Inattentional blindness is a unique psychological phenomenon that we all experience in our lives. When you focus on one thing, it can “blind” you to the other details in the surrounding area. This is normally a good thing, despite how it sounds.
But when it comes to driving, it can do more harm than good. Just what is this phenomenon and why is it such a negative issue for drivers?
Normal function of inattentional blindness
The American Psychological Association takes a look at inattentional blindness and its impact on drivers. Inattentional blindness as a psychological phenomenon is actually meant to be a helpful tool. In reality, you experience many lesser forms of it every day. Inattentional blindness kicks in when you are focusing on one specific thing to the point that you become “blind” to surrounding detail.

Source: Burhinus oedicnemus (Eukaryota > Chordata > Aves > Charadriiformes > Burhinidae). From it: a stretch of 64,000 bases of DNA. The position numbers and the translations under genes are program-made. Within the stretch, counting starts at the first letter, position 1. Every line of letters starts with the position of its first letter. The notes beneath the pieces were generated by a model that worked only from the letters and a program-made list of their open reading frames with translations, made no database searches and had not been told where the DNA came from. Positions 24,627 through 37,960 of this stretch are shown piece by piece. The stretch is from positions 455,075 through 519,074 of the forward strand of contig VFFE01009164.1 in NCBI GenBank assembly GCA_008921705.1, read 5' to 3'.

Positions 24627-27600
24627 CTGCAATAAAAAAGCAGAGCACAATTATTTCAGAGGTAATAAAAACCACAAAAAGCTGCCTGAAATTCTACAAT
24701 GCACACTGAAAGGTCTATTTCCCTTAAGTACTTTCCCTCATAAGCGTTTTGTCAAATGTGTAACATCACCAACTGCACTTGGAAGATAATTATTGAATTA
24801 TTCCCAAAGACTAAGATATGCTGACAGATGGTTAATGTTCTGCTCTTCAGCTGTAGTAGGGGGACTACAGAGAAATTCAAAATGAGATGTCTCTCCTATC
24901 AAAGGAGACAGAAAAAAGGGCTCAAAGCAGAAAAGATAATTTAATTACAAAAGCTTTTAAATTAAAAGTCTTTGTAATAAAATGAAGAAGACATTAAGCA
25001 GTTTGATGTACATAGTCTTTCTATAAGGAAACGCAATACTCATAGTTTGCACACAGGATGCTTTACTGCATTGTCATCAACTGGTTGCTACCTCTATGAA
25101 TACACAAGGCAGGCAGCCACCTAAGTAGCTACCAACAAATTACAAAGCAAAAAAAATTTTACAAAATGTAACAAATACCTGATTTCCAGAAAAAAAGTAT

This normally helps your brain decide what is and is not important. Imagine if your brain treated every single thing you saw with equal weight. You would easily get overwhelmed by the sheer amount of detail you take in by the minute. Focusing on one thing and tuning out the rest is essentially an evolutionary trait.
Inattentional blindness and driving
Unfortunately, it does not reflect what drivers need. When you drive, you have to spread your attention as far as possible. You cannot just focus on one thing at a time, or you could easily miss potential dangers. This is what makes inattentional blindness such a risk for drivers.
It affects drivers of all ages and experience levels, too. The best thing you can do is understand the phenomenon itself. This will allow you to recognize signs of hyper-focus and spread your attention back out.